This morning when I got to work and opened my in-box, I found an email from a friend, who had it from a friend, etc, etc. One of those. I usually don’t pass these on, because I know they will make their way around the cyber-globe without my help. And this one has been going around for several years.
It was a piece from Ben Stein, written a few years ago. It seems that every year there is another attempt to eliminate the word ‘Christmas’ and replace it with something politically correct, inclusive, and non-offensive. Stein writes:
I am a Jew, and every single one of my ancestors was Jewish. And it does not bother me even a little bit when people call those beautiful lit up, bejewelled trees, Christmas trees. I don't feel threatened. I don't feel discriminated against. That's what they are, Christmas trees.
It doesn't bother me a bit when people say, 'Merry Christmas' to me. I don't think they are slighting me or getting ready to put me in a ghetto. In fact, I kind of like it. It shows that we are all brothers and sisters celebrating this happy time of year. It doesn't bother me at all that there is a manger scene on display at a key intersection near my beach house in Malibu. If people want a crèche, it's just as fine with me as is the Menorah a few hundred yards away.
Both my parents were Jews, and when I read Stein’s whole piece, I had to think of something my mother used to tell us. She grew up in Dresden, and as far as external loveliness at Christmas time, German cities beat all. (I went to Dresden a few years ago, in August, and already then you could find shops with Christmas treasures – really beautiful, nice pieces, so I could imagine my mother’s child-heart longing to have some share in all the preparations.) She would tell us how, in their observant home, they would prepare for another celebration of lights, Hanukkah, but that it was just not the same as the Christian homes in their city where the windows glowed with candles and warmth, and the Christmas trees could be seen from the streets. My mother would gaze through these windows and wonder, will I one day have a Christmas tree in my home? Not knowing what the future held for her, she figured she never would. Years, and more significantly, a conversion later, she did, and as the Christmas tree was put up in our home every year, she told us of being a child in Dresden, and kindled in our hearts a closeness to the Hanukkah celebrations of her home. Conflict? Confused children? Never.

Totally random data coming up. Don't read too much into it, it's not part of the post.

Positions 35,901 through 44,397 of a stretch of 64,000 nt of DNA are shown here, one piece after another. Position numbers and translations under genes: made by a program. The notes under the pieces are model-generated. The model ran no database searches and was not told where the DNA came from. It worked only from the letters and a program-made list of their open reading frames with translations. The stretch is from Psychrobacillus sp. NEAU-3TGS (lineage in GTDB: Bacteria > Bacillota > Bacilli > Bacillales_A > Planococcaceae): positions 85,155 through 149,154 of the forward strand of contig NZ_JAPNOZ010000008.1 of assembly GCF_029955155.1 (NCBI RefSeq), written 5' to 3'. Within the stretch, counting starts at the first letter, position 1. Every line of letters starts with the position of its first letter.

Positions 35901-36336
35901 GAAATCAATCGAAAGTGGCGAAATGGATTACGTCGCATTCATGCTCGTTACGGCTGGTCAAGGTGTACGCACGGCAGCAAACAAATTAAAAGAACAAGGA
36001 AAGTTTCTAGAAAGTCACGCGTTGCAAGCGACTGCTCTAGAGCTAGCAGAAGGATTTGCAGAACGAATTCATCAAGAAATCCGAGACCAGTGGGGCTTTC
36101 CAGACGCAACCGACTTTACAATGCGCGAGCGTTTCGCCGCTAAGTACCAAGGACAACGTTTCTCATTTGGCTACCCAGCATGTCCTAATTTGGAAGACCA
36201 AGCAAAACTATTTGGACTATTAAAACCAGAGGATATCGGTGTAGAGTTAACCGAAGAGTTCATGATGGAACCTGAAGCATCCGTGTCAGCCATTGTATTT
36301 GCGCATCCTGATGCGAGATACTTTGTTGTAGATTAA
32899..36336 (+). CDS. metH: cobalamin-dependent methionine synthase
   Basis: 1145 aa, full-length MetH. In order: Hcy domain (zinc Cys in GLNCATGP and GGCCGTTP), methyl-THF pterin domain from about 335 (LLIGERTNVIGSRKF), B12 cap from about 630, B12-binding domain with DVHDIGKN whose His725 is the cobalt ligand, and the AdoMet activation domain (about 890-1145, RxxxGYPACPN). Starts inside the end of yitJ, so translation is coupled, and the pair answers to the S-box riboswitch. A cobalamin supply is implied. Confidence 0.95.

The celebration of light over darkness is universal, and we should not be afraid of offending one another by what we call it. Hanukkah celebrates the miraculous eight-day supply of oil to re-sanctify the temple after the Maccabean revolt. Diwali, meaning array of lights, is a Hindu light festival. It symbolizes the triumph of light over darkness and is one of the most important celebrations in India. Kwanzaa originated in African harvest traditions, and uses seven candles representing the seven principles of Kwanzaa which are lit each night for a week. Sound familiar?
The ultimate victory of light over darkness is the coming of Christ, whose birth we want to remember and celebrate, and whose Second Coming is so desperately needed. Christmas trees are not what my Christmas is about, but I don’t want to call them holiday trees any more than my Jewish friends want to call their Menorahs whatever we can think up to not associate them with Hanukkah. All religions have their outward symbols, and they ultimately lead us all to the source, Light, which comes from God, however He cares to send it to us.